The Hidden Gas Tax Cometh - EPautos - Libertarian Car Talk
Raising the gas tax –
overtly – is politcal TNT.
Chiefly because it’s a tax
everyone feels, every day – and it’s an extremely disproportionate tax already.
About 50 cents per gallon – which amounts to a roughly 20 percent tax added to
the cost of every gallon of fuel. The government makes (takes) more money off each
gallon than the Evil Oil Companies earn from
the sale of each gallon. Yes, really.
The gas tax is also extremely
regressive, in the language of the politically correct. It hits those least
able to afford the cost the hardest.
This is being urged by the car
companies, who would like to be able to design all their engines to be
high-compression engines, which are more fuel-efficient engines – but require
high-octane fuel to achieve the efficiency gains.
And because it’s a cheaper way
for them to achieve compliance with Uncle’s fuel
efficiency fatwas. A
roughly 3-4 percent uptick in MPGs can be obtained via high-compression (and
turbo-supercharging) engines without resorting to more expensive engineering
extremes, such as transmissions with 10 speeds, three of them overdrive. Or
direct injection, with a port fuel injection system in addition and added
solely to deal with the carbon fouling problems caused by the direct injection.
Or light weight but easily damaged, more expensive and harder to repair alloy
The ethanol lobby wants it, too
– because it’s a clever way to obfuscate the currently-too-obvious crony
capitalist corn con, which operates under the auspices of the Renewable Fuel
Standard. The RFS is a federal mandate that the nation’s fuel supply be
adulterated with “renewable” fuels, in the name of conservation. In fact, it is
a government mandate to feed our cars ethanol, which is made from corn. Which
costs more to turn into alcohol than oil into gas – and won’t take your car as
far on a gallon, either.
It’s a billion dollar business,
if you can use that word without feeling the bile rise in your throat.
Well, in addition to being
“renewable,” ethanol is also – wait for it! – an octane enhancer. Instead of
force-feeding it to us in the name of conservation or renewable-ness, it can be
funneled down our throats in the name of raising octane –
emptying our pockets in the process.
Well, times two – or even three.
Gasoline is already
ethanol-adulterated (10 percent of most of it is ethanol, hence “E10,” the
formal name for the stuff). And that adulteration costs us in the form of
reduced mileage – if your car doesn’t have a high-compression engine. Which is
probably the case, unless it’s a very new car or an older high-performance car.
Until about five years ago, most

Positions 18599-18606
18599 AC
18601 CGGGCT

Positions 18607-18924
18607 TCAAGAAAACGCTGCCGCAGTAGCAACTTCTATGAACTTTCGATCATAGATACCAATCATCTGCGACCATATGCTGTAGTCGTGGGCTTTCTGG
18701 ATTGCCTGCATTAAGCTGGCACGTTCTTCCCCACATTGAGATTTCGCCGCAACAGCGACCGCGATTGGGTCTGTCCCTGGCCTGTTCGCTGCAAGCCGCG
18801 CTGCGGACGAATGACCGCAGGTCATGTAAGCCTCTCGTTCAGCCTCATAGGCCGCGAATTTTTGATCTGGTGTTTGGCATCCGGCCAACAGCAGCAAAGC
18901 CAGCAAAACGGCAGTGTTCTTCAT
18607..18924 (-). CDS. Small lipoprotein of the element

cars had engines designed to burn regular, 87 octane gas. The reason being the
understandable desire of the average person to not have to pay 30-50 cents more per
gallon (the cost difference, regular vs. premium) to fuel their car.
These cars will be on the road
for quite some time to come. But if the machinations to make premium fuel
mandatory are successful, the owners of those cars will be paying 30-50 cents
more per gallon for fuel their cars do not need.
In effect, it will amount to a
doubling of the current motor fuels tax – and it will be viciously regressive,
since the majority of people affected are people who own ordinary economy and
family cars, minivans and so on that were designed to happily
burn regular gas, not expensivepremium
Unfortunately, the forces
arrayed in support of premium uber
alles (and for alles)
are powerful and stopping this ball, already rolling, is not going to be easy.
It will be very interesting to see whether so-called“progressives” erupt in outrage
over this act of extreme regressiveness.
at the pump as well as down the road. Keep in mind that not only does premium
fuel cost substantially more to buy than regular, if the car it’s put into
hasn’t got an engine designed to burn premium, your mileage will go down. You will pay more to
not go as far.
should be outraged, assuming you take their “progressivism” at face value; that
it really is all about tempering the hard effects of The System upon the
isn’t, of course.
There is a conflicting interest –
the “progressive” antipathy toward cars and driving. By making it more
expensive to drive,
the hope of the “progressives” is that fewer people will drive.
meanwhile, tend to defend the ethanol sop – because of the political power of
the corn states and a ludicrous veneration of family farms, which are in fact
enormous agri-business cartels.
car industry is just being practical. Trying to find some way to make Uncle
happy, or at least get Uncle off their backs.
motoring public is to be squeezed for their mutual benefit.
Got a question about cars – or anything else? Click on the “ask Eric” link and
send ’em in!
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